Recent studies suggest that the center of every galaxy has a supermassive black hole is located, which is significantly involved in the formation of the galaxy. This is how galaxies from huge clouds of gas (hydrogen), whose collapse centers supermassive black holes, which in turn heat the surrounding gas to such an extent that form due to compaction stars and ultimately the planet. The size of the galaxies and their centers ( supermassive black holes ) are directly related: the bigger the galaxy, the larger the center.
Formation of the spiral arms
Even if it looks in spiral galaxies, as would the galaxy only exist within the spiral arms, as are also less luminous parts of the galaxy disk relatively many stars.
A galaxy does not rotate rigidly like a wheel; Rather, the individual stars of the spiral arms and run out into it. The spiral arms are visible expression standing density waves (such as sound waves in air), running around in the Galactic disk. This theory was first put forward by Chia- Chiao Lin and Frank Shu in the 1960s. Then in the spiral arms and in the central bar, the matter density is increased, so that there arise many relatively bright blue, so short-lived stars from the interstellar medium new. Thus, these areas appear brighter than their surroundings. These density waves caused by the interaction of the star orbits, because the stars do not move like the planets in the solar system uniformly around a fixed center ( a black hole in the galaxy center ) because it the total mass of the galaxy is not concentrated enough. Therefore, a star returns after one round center of the galaxy is not back to its starting point, the orbits are therefore not ellipses, but are in the form of rosettes. Density waves arise when many stars are moving at the same speed. Thus, all paths are equal aligned with each other, on the other hand still moved in a pure spiral galaxy against each other in a barred spiral galaxy. The synchronization of the tracks is done by gravitational feedback. Through computer simulations that take into account interstellar gas, can even be modeled the formation of spiral arms. It turns out that these are not static, but arise and pass away. After each galaxy undergoes a cycle (duration about 10 billion years) of continuous transformation of the beam in the spiral form and back. Further, the spiral arms interfere with the orbits of the star, which leads to the so-called Lindblad resonances.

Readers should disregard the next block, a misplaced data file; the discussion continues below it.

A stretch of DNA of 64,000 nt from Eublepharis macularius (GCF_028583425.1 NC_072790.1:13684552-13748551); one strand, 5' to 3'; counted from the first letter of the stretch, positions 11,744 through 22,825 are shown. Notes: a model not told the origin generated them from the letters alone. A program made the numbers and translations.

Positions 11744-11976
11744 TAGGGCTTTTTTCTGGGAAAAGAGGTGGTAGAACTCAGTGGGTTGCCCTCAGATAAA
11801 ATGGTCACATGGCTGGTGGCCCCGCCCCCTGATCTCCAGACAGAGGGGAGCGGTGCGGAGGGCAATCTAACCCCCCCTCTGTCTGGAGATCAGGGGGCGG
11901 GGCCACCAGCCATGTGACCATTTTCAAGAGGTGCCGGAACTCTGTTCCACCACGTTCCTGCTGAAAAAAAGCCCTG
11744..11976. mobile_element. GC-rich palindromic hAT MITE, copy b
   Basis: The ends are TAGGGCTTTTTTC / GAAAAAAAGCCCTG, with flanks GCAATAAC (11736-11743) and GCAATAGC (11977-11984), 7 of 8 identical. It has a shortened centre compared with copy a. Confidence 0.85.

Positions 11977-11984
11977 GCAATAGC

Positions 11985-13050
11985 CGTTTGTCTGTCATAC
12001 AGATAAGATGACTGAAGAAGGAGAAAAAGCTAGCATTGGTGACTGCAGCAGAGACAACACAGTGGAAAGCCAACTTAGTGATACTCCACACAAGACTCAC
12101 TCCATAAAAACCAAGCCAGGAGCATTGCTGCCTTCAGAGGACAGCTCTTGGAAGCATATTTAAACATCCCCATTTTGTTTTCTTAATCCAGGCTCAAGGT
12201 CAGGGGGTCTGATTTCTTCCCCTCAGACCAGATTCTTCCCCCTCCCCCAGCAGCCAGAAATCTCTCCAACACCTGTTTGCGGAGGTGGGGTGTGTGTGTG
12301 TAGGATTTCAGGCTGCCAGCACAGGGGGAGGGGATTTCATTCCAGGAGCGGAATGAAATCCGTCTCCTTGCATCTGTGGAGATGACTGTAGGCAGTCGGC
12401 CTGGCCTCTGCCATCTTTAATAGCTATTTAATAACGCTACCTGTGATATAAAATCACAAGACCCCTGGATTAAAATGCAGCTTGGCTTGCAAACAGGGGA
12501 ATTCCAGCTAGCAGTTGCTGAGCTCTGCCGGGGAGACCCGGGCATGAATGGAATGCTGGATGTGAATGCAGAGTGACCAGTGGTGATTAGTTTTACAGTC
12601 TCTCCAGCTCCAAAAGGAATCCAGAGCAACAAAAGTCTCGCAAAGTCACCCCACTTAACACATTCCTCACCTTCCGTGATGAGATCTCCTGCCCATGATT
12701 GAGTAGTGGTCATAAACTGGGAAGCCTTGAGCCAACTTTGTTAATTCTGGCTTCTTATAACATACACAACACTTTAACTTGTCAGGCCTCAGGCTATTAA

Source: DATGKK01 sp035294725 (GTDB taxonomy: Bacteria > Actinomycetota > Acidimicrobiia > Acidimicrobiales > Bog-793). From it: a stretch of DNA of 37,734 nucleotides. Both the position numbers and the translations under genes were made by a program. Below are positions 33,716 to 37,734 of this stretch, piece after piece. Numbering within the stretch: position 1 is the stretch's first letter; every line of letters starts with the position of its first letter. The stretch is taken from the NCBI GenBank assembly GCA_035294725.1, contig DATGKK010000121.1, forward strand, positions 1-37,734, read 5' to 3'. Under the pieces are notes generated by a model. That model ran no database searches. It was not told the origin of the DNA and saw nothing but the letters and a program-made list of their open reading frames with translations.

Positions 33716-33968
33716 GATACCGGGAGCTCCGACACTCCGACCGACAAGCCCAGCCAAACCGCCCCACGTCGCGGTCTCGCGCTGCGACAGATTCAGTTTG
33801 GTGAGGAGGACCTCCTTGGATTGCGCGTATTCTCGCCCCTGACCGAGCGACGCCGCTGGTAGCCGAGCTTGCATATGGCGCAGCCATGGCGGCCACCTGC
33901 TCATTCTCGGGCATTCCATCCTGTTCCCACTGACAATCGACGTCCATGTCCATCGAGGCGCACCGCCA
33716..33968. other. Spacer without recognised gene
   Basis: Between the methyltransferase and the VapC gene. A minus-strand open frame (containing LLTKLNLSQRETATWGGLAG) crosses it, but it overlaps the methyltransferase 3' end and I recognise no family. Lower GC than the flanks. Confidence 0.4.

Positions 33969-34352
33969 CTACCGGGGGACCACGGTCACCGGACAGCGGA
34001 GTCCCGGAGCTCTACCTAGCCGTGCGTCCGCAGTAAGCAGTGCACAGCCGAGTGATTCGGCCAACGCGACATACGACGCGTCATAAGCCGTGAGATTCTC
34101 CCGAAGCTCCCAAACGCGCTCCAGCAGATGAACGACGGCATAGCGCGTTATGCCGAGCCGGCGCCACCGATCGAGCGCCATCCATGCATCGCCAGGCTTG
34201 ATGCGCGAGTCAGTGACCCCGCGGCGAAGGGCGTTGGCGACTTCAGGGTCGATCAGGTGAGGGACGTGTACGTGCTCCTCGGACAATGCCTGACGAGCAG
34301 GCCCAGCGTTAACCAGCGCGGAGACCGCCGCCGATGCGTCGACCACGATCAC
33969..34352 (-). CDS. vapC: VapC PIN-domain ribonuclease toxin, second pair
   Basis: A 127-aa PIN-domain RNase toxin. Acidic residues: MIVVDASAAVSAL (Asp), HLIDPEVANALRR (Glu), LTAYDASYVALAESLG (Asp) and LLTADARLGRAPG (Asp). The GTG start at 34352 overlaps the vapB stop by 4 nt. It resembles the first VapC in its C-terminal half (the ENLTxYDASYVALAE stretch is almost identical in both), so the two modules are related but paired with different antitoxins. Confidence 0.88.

When galaxies collide, gas clouds can be unstable within the galaxy and collapse. This new stars are forming. The stars of the interacting galaxies merge themselves in this process very rarely with each other. The merged galaxies emit in the blue light of the newly formed stars. Such interaction can take hundreds of millions of years. In this case, the shapes of the galaxies changes greatly. Interactions between two galaxies are quite common. The stars can be strongly deflected by the gravity of the galaxies. Examples of such colliding galaxies that are already merged some cases, the systems M 51 - NGC 5195 and the " antennae " galaxies NGC 4038 - NGC 4039 (see figure) in the constellation Aquila.